They were being a tad harsh; The Thompson Twats made some great pop in the early ’80s. But Quick Step – released 35 years ago this week – is fiendishly difficult to ‘place’, representing a kind of musical Year Zero. The only real antecedents seem to be Bowie, Gary Numan and Thomas Dolby (who I can’t believe is not a guest keyboard player on the album – if he is, he’s not credited).

After the Twins’ first two records – when they were a kind of Grebo/agitprop/post-punk outfit – Bailey sacked half the band (including bass ace Matthew Seligman) and formed a lean, mean three-piece (Bailey took care of the music, Alannah Currie and Joe Leeway the image and stage show, though all got songwriting credits). The final masterstroke was recruiting star Grace Jones/Talking Heads/Robert Palmer producer Alex Sadkin.

The formula worked a treat on Quick Step, recorded at Compass Point Studios on the Bahamas and one of the first albums I loved all the way through. Sadkin plays a blinder, adding loads of percussion, perambulating synths and those much-imitated, elastic bass sounds.

There are so many classic early ’80s pop tunes that it’s almost indecent. Just hearing the intros to ‘Lies’ and ‘Love Lies Bleeding’ makes me want to jump up and down like my 12-year-old self. ‘Watching’ – featuring Grace Jones’ hysterical vocals – and ‘We Are Detective’ are also good clean pop fun. The latter even throws in some Piazzolla-style fake accordion for good measure.

Quick Step & Side Kick was a big hit in the UK, hitting #2. Those anti-capitalist ideals were quickly waylaid. US sales were helped no end when the ever-prescient John Hughes chose ‘If You Were Here’ for a key moment in his 1984 movie ‘Sixteen Candles’, but the Twins didn’t really hit the jackpot in the States until the follow-up album Into The Gap. They even played at Live Aid – in Philadelphia, not London.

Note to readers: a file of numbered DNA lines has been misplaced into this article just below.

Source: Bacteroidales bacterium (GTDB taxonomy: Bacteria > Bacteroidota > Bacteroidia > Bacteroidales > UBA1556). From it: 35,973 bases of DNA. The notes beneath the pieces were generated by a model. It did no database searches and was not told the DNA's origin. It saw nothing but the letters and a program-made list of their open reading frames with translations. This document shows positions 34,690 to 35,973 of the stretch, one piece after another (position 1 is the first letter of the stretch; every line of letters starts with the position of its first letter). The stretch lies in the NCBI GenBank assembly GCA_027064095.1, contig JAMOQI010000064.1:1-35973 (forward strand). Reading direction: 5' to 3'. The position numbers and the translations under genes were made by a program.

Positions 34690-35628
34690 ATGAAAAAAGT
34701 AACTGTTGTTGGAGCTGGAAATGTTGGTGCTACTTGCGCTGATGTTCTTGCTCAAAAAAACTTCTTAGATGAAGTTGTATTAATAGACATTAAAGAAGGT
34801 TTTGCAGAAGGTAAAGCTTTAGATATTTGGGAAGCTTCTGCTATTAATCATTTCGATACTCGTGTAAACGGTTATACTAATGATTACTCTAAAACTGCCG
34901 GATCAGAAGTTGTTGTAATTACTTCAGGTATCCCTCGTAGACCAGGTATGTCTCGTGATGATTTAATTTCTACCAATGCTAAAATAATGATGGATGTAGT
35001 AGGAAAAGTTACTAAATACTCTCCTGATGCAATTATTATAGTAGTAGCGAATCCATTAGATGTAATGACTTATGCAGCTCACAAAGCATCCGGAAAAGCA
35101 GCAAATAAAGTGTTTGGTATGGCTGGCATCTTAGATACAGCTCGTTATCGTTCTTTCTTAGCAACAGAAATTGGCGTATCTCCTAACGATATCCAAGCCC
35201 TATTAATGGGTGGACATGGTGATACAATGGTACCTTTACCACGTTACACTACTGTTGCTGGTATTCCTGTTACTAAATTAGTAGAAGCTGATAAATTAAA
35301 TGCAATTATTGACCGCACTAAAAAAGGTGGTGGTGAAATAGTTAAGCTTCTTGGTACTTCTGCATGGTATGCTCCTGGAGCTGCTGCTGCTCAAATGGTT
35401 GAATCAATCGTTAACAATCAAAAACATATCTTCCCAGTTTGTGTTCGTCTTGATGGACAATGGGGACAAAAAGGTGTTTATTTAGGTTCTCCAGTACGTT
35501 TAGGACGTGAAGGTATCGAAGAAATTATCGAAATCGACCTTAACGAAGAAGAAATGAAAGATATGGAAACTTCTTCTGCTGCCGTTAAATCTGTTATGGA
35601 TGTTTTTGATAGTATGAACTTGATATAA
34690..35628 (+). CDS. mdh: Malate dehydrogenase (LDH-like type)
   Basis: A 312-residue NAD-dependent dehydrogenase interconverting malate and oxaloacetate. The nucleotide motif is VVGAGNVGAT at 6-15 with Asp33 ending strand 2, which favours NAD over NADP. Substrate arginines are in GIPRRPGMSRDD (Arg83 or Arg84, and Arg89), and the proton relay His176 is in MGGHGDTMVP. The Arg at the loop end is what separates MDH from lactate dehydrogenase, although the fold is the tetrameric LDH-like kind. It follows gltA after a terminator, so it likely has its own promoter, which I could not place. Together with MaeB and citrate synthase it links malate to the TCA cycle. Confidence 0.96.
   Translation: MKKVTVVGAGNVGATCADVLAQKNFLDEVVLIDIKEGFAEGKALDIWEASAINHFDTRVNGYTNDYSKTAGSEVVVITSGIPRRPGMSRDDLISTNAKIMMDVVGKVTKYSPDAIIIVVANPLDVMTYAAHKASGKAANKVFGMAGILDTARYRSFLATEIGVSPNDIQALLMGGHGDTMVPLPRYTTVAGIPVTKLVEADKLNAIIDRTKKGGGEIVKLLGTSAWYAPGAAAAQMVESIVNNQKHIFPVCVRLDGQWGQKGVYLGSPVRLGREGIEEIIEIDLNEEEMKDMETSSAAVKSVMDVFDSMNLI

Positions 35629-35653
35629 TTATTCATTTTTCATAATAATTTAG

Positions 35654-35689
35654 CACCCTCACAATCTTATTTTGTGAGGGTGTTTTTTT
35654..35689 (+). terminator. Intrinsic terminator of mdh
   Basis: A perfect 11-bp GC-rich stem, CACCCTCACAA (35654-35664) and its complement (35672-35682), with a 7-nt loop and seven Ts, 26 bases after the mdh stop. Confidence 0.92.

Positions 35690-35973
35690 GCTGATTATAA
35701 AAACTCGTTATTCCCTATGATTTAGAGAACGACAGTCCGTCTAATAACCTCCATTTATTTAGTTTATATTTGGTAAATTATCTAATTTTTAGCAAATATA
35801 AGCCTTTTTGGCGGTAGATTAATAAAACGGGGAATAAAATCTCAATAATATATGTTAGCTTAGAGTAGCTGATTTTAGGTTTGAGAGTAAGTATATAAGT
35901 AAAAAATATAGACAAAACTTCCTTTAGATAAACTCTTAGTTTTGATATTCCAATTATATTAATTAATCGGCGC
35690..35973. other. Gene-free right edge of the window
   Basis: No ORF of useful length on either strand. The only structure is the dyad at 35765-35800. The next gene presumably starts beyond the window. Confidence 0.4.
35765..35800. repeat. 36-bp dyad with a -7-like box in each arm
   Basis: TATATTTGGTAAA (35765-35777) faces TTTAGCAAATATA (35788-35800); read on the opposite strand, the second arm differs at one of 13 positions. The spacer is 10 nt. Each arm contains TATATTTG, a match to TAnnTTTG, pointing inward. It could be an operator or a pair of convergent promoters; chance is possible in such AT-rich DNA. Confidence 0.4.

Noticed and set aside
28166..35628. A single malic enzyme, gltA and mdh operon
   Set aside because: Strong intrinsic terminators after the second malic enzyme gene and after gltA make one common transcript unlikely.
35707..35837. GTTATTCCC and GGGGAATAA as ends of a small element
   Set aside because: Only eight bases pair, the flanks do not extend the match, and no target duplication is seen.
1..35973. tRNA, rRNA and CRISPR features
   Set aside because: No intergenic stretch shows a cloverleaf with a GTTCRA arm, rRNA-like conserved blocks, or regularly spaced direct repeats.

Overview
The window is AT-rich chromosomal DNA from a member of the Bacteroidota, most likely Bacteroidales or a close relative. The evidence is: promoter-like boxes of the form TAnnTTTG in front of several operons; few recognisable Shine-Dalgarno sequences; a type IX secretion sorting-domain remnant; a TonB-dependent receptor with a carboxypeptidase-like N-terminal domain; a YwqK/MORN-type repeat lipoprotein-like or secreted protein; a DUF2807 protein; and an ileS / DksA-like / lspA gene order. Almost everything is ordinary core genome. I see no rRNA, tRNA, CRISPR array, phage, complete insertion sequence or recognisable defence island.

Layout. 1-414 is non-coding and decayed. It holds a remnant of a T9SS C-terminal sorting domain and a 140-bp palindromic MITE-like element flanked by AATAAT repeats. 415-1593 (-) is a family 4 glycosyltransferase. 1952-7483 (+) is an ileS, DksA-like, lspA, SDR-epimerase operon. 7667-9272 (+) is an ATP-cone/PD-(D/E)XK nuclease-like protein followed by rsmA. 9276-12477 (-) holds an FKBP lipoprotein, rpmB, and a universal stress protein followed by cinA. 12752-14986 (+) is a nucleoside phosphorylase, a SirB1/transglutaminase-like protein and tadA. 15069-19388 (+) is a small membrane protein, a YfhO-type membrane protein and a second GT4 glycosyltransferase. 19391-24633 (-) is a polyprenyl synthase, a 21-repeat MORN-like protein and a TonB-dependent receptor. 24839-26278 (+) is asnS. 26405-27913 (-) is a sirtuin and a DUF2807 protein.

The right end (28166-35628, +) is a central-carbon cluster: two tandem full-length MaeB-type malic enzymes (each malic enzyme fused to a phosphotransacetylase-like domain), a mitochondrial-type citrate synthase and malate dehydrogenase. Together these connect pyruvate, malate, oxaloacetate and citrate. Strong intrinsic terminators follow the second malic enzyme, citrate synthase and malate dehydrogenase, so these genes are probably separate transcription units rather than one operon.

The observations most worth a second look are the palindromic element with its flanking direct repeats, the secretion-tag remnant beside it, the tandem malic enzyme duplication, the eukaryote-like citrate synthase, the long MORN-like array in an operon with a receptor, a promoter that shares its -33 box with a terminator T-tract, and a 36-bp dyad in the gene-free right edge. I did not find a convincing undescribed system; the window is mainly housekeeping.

N.B. Michael White wrote a really nice, little-known memoir about life in the Twins called ‘Thompson Twin’. He played live keyboards with the band during their pop peak. Spoiler alert: it was not a bed of roses…

 

Alex Sadkin: Sonic Architect Of The ’80s

Grace_Jones_-_NightclubbingOne of the nice things about putting together this website is finding out about some important – though often completely unsung – characters who pop up in the credits of many a classic album. Alex Sadkin is just such a figure.

You could probably write a history of 1980s music purely from the perspective of producers. Perhaps it was the decade of the pop producer. There was certainly a lot of turd-polishing going on, but on the flip side it was a chance for someone to establish their own sound, hopefully in collaboration with a great artist or band.

In the early ’80s, everyone was pretty much using the same fairly limited (but very expressive in the right hands) equipment, so it was a question of being as original as possible.

Though he died at the age of just 38 in July 1987, not many producer/mixer/engineers of the early ’80s had a more distinctive sound than Alex Sadkin. He worked with James Brown, Grace Jones, Bob Marley, Sly and Robbie, Robert Palmer, Talking Heads, XTC, Thompson Twins, Foreigner, Simply Red and Duran Duran during his short life. His productions are full of colour and detail, usually featuring multiple percussion parts, kicking bass and drums and a very characteristic, super-crisp snare sound.

Alex’s first gig in the music biz was as a sax player in Las Olas Brass, a popular Florida R’n’B outfit, alongside future bass superstar Jaco Pastorius. Jaco and Alex had gone to high school together, and Alex later became the house engineer at Criteria Studios in Miami where Jaco recorded the demos for his legendary 1976 debut album.

Sadkin then engineered James Brown’s ‘Get Up Offa That Thing‘ single and also worked on Bob Marley’s Rastaman Vibration album, which brought him to the attention of legendary Island Records owner Chris Blackwell. Sadkin quickly secured a new gig as in-house engineer at Island’s Compass Point Studios in Nassau on the Bahamas.

This was where it really all began for Sadkin – an amazing melting pot of talent passed through the Compass Point doors including Talking Heads, AC/DC, Iron Maiden, Tom Tom Club, B-52’s, Robert Palmer and Will Powers AKA Lynn Goldsmith. But his first bona fide producer credits were alongside Blackwell on Grace Jones’ stunning trio of early ’80s albums (Warm Leatherette, Nightclubbing, Living My Life).

Sadkin was now a name producer with a trademark sound and considerable rep, and as such started to attract significant attention, sometimes of the negative variety – legendary NME scribe Paul Morley even took agin him for some reason in a review for Thompson Twins’ ‘Hold Me Now’ single. It probably meant Sadkin was doing something right…